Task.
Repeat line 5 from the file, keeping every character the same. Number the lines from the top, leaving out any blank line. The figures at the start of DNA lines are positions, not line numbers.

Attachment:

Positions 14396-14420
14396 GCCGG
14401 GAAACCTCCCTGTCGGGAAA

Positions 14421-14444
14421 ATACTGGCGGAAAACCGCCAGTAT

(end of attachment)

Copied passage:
14421 ATACTGGCGGAAAACCGCCAGTAT